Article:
Satoshi Ikeuchi, Professor, Religion and Global Security, The University of Tokyo

US ambassador to Israel David Friedman proposed to call the Israeli-UAE agreement for normalization “Abraham Accord.”

This is a significant development in the international politics of terms and definitions. Struggle for the dominance over the use of certain words and definitions on a disputed issue is as fierce as that for more physical gains.

Introduction of the term “Abrahamic” into the discourse of the Middle East politics drastically would radically change the constellation of the major actors.

In the twentieth century, nationalism and anti-colonialism were the dominant terms in defining the friends and enemies in the Middle East politics. The predominant discourse was that of the struggle between the western colonial powers and nationalist forces. In this framework, the focus of actions and movements in the Middle East regional and international was in the struggle between the act of intervention and domination from outside western powers and the counteractions by the nationalist forces.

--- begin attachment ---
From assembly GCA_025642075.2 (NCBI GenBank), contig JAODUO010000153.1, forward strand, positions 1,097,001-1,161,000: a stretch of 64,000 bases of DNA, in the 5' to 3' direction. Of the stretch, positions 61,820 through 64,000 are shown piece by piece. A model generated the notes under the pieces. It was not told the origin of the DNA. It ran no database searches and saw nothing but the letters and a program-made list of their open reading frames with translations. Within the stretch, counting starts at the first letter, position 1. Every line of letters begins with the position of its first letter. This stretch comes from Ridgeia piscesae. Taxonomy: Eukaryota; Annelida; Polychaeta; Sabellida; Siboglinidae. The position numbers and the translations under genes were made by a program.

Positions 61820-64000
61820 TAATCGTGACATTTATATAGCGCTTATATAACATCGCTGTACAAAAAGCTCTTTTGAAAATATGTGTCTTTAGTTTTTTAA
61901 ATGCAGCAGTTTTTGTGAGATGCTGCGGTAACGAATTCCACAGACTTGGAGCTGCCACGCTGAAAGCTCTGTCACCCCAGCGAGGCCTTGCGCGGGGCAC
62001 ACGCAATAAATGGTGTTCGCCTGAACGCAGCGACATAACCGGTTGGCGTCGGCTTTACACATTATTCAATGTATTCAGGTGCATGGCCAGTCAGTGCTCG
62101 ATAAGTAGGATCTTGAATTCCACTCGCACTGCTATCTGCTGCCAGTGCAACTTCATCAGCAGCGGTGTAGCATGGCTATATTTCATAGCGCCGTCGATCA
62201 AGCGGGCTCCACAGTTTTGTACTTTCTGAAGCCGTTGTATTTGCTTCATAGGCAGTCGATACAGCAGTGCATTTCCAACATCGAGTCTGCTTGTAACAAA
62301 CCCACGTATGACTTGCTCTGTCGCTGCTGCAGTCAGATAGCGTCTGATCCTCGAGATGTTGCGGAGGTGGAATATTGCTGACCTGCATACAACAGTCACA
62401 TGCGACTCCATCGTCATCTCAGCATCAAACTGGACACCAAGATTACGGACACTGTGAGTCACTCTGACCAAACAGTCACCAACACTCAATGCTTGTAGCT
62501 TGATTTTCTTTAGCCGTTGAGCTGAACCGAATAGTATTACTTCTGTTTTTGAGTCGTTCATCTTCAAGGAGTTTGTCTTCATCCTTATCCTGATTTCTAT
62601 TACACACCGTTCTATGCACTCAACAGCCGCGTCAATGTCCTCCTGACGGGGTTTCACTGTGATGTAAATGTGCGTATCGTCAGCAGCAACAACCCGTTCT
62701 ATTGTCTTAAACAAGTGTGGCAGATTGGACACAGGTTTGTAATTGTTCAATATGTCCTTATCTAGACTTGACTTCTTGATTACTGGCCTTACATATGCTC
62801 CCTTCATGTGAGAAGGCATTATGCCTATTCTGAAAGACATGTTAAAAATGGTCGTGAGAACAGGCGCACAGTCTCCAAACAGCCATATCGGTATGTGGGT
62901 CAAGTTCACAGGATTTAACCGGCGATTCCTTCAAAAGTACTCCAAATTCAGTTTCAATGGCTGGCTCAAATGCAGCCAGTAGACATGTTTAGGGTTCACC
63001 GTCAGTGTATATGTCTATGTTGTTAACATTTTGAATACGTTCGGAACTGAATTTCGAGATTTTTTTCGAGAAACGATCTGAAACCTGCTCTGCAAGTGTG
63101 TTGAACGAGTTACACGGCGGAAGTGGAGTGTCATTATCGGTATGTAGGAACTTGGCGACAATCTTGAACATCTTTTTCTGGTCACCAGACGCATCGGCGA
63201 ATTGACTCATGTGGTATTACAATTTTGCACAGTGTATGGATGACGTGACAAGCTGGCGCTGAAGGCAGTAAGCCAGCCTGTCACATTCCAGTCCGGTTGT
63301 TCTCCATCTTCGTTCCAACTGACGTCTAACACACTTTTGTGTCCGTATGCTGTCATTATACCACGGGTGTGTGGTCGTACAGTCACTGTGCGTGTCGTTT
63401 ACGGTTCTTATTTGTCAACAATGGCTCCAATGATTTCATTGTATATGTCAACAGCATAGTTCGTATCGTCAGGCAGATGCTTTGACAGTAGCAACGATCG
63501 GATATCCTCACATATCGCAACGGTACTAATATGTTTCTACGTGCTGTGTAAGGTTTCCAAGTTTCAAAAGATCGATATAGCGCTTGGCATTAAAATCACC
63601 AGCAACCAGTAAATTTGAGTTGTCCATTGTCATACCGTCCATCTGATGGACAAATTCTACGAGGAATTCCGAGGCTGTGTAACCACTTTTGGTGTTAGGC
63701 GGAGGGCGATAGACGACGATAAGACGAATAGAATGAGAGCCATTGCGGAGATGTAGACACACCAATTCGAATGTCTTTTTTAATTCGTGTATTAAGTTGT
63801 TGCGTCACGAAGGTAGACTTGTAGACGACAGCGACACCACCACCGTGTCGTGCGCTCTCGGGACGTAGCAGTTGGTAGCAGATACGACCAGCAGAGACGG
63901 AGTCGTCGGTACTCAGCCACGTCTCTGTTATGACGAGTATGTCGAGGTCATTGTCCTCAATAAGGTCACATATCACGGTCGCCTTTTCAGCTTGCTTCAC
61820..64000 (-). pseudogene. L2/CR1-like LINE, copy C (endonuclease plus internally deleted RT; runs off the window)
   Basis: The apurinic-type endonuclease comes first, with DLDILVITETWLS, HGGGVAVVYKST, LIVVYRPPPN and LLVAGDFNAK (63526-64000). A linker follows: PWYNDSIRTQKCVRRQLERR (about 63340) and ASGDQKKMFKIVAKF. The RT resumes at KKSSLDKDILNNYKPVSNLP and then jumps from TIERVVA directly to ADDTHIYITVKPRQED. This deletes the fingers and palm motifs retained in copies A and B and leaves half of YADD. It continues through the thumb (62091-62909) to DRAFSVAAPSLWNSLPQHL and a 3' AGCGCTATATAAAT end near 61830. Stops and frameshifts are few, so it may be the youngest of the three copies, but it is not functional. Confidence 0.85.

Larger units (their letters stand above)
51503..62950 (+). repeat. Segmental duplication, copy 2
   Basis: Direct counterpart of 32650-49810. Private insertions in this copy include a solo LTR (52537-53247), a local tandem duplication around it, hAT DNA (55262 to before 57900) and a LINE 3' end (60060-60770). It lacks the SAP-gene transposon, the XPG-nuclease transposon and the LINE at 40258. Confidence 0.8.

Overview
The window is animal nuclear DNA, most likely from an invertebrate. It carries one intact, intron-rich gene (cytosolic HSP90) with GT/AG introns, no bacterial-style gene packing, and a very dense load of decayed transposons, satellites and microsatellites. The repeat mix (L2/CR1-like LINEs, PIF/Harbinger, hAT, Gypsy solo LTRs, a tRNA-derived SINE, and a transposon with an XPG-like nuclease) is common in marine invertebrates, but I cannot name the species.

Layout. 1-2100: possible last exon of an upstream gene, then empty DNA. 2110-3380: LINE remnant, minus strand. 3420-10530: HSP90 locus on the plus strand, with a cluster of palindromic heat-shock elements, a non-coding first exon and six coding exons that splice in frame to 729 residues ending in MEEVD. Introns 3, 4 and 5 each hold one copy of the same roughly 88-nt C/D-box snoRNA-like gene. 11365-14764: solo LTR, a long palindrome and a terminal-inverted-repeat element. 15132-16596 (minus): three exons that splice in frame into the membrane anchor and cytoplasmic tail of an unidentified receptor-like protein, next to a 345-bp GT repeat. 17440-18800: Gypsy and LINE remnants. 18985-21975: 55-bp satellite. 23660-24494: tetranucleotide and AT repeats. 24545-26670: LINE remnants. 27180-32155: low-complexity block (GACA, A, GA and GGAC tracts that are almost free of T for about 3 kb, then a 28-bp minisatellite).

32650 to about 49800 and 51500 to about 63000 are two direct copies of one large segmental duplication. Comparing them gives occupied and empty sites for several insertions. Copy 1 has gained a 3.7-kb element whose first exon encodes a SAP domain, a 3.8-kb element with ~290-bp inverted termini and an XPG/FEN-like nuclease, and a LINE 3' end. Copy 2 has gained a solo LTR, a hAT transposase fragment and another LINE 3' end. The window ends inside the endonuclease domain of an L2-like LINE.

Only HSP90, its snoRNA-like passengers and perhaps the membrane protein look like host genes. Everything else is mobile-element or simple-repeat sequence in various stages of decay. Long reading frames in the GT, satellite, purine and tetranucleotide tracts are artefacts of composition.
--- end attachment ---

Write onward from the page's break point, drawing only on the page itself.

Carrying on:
In this context, leading nations in the Middle East, Arabs, Turks and Persians were supposed to be on the same camp and should be united against western colonial intervening powers and Jews were recognized as part of it.

The development of the regional security in the first two decades of the 21st century has eroded this background structure and lines dividing opposing camps were increasingly blurred.

The use of the word “Abrahamic” to describe and define the Israeli-UAE accord is intended to reunite the people who share the ancestral origin in the Biblical-Quranic worldview. In the ancestral biblical setting, Jews and Arabs share roots of their languages and tribal lineages. Jews were speaking Arabic in the long history of Islam. This tie based on the same origin were ruptured in the modern history of nationalism and anti-colonialism.

It seems US policy makers gathering around the Trump administration are strategically proposing the ancestral tribal roots as a common ground for Arabs and Jews. The obvious aim is to be united against the expansion and intervention of the new colonial power, arising this time from within the Middle East region, Iran and Turkey. The new dividing lines are being drawn between those old regional empires of Ottomans and Persians on the one hand and the nations with the same tribal origin, Arabs and Jews on the other.

This radical redefinition of opposing camps in the Middle East is still in the initial stage and remains to be seen if it is widely accepted or not.